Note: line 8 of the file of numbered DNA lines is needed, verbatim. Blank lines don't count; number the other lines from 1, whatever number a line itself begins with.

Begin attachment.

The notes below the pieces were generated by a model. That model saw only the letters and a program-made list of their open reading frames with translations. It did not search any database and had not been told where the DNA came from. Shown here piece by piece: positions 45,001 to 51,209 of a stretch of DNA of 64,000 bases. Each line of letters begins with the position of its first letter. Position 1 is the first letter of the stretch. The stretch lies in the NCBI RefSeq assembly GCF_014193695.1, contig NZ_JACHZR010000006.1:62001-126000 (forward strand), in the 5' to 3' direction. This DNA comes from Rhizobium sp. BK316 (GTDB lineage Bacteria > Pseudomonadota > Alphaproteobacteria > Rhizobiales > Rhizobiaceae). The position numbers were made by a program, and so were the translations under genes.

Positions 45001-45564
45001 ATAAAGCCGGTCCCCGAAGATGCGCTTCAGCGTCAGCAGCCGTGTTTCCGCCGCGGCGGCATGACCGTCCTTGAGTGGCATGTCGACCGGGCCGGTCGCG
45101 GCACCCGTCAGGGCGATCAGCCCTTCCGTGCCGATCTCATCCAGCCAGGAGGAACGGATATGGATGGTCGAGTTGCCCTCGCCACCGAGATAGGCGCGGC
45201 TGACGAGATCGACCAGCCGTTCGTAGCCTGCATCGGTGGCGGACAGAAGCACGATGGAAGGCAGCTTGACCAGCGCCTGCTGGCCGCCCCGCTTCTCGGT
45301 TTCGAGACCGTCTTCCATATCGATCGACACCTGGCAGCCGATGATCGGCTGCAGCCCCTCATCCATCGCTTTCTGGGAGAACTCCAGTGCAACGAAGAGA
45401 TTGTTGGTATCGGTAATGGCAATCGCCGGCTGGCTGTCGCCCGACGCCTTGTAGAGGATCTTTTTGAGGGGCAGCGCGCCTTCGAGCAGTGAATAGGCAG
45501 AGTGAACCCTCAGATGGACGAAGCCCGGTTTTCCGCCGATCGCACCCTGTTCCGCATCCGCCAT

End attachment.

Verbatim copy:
45501 AGTGAACCCTCAGATGGACGAAGCCCGGTTTTCCGCCGATCGCACCCTGTTCCGCATCCGCCAT